Community Engagement

MIT cares deeply about its neighbors. The Institute’s students, faculty, and staff are committed to supporting the City and nonprofit partners in addressing the needs of our local community. Below is a snapshot of MIT’s impact and involvement.

Financial Support

Through the Community Service Fund, MIT supports both local nonprofits and student-initiated community service projects.

Facility Use

The Office of Government & Community Relations (OGCR) hosted over 65 public events for nonprofits and the City of Cambridge during the 2017–2018 fiscal year.

Sharing Expertise

OGCR frequently connects researchers on campus with community partners. For example, the Massachusetts Department of Public Utilities works with the MIT Energy Initiative on grid modernization and designing utilities of the future.

Board Service

MIT employees offer their time and experience to dozens of City of Cambridge and nonprofit boards, committees, and task forces.

Service Work

The Priscilla King Gray (PKG) Center promotes volunteerism and civic education among MIT students and supports efforts to connect the MIT community with area nonprofits.

#1 Taxpayer

MIT continues to be Cambridge’s number one taxpayer, accounting for 14.7% of the city’s total tax revenue in 2017. The Institute paid $54.9 million in real estate taxes and over $2 million in payment in lieu of taxes.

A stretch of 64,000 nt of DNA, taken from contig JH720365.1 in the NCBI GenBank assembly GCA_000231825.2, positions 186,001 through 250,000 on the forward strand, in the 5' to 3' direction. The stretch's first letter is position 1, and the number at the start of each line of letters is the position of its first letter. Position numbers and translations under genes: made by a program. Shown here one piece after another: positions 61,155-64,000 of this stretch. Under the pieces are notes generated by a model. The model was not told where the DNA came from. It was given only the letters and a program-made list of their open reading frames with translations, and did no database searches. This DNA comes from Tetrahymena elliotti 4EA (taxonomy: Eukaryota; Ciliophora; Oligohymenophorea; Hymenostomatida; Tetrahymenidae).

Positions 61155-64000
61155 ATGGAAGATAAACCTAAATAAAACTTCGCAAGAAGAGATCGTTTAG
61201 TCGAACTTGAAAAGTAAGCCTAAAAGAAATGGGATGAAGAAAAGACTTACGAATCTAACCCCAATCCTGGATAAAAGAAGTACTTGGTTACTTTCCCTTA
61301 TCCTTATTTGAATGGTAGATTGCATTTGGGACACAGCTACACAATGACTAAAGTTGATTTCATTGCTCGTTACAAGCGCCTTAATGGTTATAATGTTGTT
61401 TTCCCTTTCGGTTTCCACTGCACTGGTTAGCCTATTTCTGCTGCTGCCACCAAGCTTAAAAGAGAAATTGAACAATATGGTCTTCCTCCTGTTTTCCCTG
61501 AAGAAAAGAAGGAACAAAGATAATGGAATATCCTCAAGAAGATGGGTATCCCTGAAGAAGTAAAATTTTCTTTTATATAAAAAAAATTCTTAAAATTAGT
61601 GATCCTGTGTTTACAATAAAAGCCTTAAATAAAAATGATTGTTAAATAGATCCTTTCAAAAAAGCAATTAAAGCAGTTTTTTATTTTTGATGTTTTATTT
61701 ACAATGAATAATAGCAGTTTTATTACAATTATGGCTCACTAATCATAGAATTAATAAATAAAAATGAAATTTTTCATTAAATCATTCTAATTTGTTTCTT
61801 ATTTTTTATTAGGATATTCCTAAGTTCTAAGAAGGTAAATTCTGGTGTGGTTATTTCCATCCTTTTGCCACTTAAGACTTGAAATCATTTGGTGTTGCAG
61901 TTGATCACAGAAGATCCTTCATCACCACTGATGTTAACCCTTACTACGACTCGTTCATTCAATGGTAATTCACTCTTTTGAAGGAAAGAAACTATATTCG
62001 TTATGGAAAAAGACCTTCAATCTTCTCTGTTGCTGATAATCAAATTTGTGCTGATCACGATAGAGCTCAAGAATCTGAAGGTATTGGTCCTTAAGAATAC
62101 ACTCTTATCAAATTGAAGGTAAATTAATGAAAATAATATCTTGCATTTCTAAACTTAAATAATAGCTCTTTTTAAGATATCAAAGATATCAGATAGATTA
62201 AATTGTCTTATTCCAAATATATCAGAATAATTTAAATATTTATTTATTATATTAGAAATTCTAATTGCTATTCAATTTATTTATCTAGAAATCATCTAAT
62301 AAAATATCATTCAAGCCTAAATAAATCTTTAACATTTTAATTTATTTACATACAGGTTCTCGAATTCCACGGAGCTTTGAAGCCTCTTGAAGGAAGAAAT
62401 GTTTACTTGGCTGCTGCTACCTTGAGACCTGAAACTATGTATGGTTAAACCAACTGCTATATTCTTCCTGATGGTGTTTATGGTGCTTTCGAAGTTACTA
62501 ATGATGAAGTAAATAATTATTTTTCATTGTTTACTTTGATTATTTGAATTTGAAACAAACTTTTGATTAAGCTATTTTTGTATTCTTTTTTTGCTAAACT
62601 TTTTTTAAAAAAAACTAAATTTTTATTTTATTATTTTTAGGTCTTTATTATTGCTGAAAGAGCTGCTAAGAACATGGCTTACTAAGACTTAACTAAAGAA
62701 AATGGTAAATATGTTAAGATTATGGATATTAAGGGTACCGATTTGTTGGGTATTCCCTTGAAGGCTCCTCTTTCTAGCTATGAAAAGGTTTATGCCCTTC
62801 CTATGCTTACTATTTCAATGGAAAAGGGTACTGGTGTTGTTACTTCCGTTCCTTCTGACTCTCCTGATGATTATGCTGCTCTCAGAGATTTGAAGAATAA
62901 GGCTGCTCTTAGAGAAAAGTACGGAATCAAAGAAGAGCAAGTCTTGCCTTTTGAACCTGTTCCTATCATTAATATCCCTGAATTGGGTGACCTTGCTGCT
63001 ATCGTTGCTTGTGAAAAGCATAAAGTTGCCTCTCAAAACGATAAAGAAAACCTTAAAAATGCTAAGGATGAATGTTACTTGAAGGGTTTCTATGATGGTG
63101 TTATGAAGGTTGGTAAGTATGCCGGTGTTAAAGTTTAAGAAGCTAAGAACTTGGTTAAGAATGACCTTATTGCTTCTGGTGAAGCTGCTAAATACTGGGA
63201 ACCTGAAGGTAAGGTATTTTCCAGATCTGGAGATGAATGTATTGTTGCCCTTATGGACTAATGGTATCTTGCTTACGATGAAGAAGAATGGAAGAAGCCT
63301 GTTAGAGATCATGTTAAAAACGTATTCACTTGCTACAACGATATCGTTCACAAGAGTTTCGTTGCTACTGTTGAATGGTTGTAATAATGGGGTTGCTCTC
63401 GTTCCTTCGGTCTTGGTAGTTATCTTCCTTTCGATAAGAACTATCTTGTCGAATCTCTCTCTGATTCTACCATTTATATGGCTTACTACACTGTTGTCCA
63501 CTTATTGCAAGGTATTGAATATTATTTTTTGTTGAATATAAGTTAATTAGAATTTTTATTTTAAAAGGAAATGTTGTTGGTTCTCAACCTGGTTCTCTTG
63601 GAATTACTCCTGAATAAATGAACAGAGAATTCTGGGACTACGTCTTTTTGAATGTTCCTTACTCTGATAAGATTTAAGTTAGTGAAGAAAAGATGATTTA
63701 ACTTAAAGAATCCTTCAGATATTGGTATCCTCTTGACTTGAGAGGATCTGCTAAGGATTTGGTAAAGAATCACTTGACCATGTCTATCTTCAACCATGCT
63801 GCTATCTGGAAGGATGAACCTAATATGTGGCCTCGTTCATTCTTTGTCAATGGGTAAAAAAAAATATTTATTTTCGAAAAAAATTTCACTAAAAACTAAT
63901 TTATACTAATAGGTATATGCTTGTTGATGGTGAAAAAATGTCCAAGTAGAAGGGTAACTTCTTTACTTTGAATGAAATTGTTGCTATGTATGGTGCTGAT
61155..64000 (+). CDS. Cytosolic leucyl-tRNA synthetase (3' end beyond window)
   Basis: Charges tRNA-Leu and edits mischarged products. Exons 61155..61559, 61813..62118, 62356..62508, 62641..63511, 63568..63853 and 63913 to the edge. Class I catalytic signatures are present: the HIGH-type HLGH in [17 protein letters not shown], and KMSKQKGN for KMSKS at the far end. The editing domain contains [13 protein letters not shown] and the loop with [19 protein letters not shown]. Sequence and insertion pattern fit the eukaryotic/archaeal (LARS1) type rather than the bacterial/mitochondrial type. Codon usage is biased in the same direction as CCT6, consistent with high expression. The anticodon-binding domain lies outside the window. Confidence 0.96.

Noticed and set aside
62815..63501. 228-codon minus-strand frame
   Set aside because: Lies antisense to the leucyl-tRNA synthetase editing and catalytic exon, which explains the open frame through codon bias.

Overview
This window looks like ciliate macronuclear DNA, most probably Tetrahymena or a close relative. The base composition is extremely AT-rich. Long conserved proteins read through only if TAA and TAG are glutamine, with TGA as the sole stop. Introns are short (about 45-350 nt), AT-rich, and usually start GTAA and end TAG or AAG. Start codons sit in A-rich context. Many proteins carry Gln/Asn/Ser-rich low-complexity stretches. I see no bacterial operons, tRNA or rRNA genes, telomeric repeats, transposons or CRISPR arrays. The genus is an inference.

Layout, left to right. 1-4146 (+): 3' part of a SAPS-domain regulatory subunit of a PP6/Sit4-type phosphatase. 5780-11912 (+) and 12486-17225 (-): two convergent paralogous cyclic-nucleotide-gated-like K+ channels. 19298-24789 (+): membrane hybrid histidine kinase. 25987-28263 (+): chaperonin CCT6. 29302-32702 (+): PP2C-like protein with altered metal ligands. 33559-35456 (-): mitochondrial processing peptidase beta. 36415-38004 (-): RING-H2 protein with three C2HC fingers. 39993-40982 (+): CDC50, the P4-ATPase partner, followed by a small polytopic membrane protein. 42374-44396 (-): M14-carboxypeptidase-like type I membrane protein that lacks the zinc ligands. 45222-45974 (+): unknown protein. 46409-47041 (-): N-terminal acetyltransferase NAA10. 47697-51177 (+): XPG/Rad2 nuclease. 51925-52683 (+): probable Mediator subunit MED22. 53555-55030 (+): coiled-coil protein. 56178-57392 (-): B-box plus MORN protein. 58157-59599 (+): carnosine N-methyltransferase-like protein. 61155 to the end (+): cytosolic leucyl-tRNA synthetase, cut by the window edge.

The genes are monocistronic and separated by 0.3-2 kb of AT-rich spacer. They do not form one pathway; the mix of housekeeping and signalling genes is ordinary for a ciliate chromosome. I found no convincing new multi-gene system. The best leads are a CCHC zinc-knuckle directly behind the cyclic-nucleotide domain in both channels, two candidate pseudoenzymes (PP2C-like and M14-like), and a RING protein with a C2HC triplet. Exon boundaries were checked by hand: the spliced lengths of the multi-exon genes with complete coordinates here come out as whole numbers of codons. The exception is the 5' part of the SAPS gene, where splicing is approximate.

Events in 2017 at MIT that were free and open to the public. Find what is happening on campus at calendar.mit.edu.



Through volunteerism, direct donations, in-kind contributions and the use of campus event space, MIT collaborated with more than 130 local nonprofits in 2017.



In direct economic contributions to the city. From the Cambridge First purchasing policy to taxes and fees paid to the City of Cambridge, MIT’s direct economic contributions have steadily increased over the last 5 years.

Affordable Housing
As part of the Kendall Square Initiative and Volpe Redevelopment projects, MIT is building approximately 1,700 units of housing, including approximately 320 affordable and 20 middle-income units.

K-12 Education
MIT works closely with Cambridge Public Schools and local nonprofits to support K-12 students. In hiring a K-12 outreach administrator, the Institute aims to strengthen the relationship between its programs and Cambridge’s K-12 curricular needs.

Arts & Culture
Through the Creative Current partnership with the Community Art Center, MIT has enlivened pedestrian walkways on Main Street with three vibrant murals during construction projects while supporting youth artists from The Port neighborhood.

The Environment
Led by the Office of Sustainability, the Institute is performing a rigorous campus-wide climate change vulnerability assessment. Working with the City of Cambridge, the assessment hopes to inform next steps to mitigate against future impacts of climate change.

Civic Advocacy
In 2017, MIT collaborated with local organizers to host the inaugural Data for Black Lives conference. Over three days, participants discussed ways to use data science to create concrete and measurable change in the lives of black people.

Helping the Homeless
In 2018, the Institute celebrates the 25th anniversary of the tripartite agreement among MIT, the City of Cambridge, and CASPAR that established CASPAR’s Emergency Services Center at 240 Albany Street on MIT’s campus.